and I need one urgently - I wonder if anyone can help?
I have a friend who runs a spreadsheet that she uses to score university lecturers on their course presentations. She uses coloured cells to do this, and although she knows which colour means what, her colleagues don't. She wants a pop-up that contains a key to the cell colours. She wants it to float, so that it's visible as people move around the worksheet.
Does that make any sense, and if so, can anyone tell me how it's done?
I'm sure VoG will have some ingenious method to do it, FE, but if the spreadsheet isn't more than one screen in width, your friend could create a legend on the first row then freeze that first row. The first row would then remain visible while the sheet is being scrolled up and down.
Highlight the second row and go to Window > Freeze Panes.
Or, further to my post above. Create the legend in the first row, then click in the cell below and to the right of the last cell of the legend and go to Window > Freeze Panes. That will leave the legend visible no matter where the user scrolls.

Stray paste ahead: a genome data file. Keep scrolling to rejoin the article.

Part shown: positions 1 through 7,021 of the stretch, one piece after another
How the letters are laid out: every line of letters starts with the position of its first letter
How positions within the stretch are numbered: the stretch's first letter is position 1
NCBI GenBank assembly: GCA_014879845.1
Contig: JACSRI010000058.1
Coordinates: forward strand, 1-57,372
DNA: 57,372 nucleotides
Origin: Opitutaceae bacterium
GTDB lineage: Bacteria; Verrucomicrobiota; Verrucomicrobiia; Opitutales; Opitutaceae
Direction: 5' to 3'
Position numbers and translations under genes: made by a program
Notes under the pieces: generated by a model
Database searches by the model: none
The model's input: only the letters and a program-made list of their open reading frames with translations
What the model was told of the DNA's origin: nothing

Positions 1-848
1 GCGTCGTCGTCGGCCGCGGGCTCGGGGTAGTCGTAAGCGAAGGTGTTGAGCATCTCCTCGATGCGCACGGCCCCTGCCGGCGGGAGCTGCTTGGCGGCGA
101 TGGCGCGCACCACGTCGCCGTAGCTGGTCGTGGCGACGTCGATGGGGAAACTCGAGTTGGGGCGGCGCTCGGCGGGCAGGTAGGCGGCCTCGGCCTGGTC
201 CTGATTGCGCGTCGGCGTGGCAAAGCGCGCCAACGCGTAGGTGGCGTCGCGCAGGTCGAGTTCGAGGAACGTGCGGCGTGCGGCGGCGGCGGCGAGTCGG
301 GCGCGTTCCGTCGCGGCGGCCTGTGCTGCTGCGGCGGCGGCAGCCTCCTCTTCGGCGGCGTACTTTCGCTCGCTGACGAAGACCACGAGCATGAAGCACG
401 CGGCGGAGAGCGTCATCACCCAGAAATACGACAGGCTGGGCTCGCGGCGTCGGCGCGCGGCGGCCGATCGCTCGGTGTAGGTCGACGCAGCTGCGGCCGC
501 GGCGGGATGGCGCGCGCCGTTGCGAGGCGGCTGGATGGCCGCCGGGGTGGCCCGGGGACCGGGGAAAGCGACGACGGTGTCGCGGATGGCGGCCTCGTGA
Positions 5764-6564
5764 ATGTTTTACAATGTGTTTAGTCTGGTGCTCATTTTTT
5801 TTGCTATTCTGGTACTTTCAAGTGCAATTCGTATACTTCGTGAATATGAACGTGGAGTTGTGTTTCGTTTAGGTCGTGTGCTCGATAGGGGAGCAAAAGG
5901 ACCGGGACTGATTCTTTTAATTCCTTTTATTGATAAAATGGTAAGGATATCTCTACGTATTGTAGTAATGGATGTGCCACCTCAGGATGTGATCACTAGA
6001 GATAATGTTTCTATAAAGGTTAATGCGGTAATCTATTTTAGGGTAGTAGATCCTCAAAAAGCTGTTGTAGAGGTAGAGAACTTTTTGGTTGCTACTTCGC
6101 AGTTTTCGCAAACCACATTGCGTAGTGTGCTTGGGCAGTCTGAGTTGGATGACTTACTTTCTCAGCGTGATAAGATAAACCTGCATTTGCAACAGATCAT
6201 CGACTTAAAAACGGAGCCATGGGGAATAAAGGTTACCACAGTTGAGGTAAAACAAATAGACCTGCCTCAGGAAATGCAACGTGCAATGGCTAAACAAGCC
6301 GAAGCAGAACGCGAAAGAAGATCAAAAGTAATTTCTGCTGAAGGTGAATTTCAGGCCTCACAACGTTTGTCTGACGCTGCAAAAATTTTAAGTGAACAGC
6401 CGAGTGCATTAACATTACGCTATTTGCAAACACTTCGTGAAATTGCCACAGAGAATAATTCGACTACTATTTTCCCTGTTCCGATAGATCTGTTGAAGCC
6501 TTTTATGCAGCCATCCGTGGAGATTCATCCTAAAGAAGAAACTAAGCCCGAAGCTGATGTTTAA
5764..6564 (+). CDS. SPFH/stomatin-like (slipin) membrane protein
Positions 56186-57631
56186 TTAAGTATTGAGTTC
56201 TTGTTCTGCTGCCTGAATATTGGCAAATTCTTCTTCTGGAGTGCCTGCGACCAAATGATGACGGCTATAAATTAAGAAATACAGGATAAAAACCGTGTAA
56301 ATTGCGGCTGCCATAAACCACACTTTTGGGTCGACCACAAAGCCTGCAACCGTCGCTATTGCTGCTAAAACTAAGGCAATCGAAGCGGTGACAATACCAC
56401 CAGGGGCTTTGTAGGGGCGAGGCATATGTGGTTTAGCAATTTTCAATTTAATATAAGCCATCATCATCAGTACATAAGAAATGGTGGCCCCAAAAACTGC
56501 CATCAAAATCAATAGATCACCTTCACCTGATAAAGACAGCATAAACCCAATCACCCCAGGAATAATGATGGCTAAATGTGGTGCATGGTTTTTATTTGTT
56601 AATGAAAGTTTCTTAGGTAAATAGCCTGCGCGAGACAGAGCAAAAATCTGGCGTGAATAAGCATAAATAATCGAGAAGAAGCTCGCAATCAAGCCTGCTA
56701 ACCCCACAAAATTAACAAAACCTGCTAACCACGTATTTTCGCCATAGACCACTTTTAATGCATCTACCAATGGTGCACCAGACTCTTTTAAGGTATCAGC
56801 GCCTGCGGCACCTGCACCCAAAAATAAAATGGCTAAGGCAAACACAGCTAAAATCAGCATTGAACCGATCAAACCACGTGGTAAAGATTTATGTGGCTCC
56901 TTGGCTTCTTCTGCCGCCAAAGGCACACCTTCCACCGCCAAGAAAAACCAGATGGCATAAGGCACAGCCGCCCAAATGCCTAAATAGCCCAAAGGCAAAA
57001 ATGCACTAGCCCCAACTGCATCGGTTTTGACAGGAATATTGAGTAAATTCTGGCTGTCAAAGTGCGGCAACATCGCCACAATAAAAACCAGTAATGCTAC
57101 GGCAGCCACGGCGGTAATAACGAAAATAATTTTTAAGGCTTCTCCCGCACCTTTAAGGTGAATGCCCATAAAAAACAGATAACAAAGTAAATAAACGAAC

MAJ's Freeze Panes suggestion seems pretty good to me.
There isn't a mouseover event in Excel, nor is it easy to create floating windows without some fiendish programming.
Here's another suggestion: right click the sheet tab, select View Code and paste in
Private Sub Worksheet_BeforeRightClick(ByVal Target As Range, Cancel As Boolean) Dim msg As String Select Case Target.Interior.ColorIndex Case 3: msg = "red" Case 10: msg = "green" Case 11: msg = "blue" Case 6: msg = "yellow" Case 13: msg = "purple" End Select If msg <> "" Then Cancel = True MsgBox msg, vbInformation End If End Sub
Private Sub Worksheet_BeforeDoubleClick(ByVal Target As Range, Cancel As Boolean) Cancel = True MsgBox Target.Interior.ColorIndex End Sub
Now, right clicking a coloured cell will pop-up a message.
You can substitute the keywords instead of the colour names that I've used. You can also add additional colour numbers with keys inside the Select Case statement.
Of course, you'll need to know which colour number corresponds with each colour (e.g. 3 is red). You'll find a list if you click here and scroll down a bit. Alternatively double-click in a coloured cell.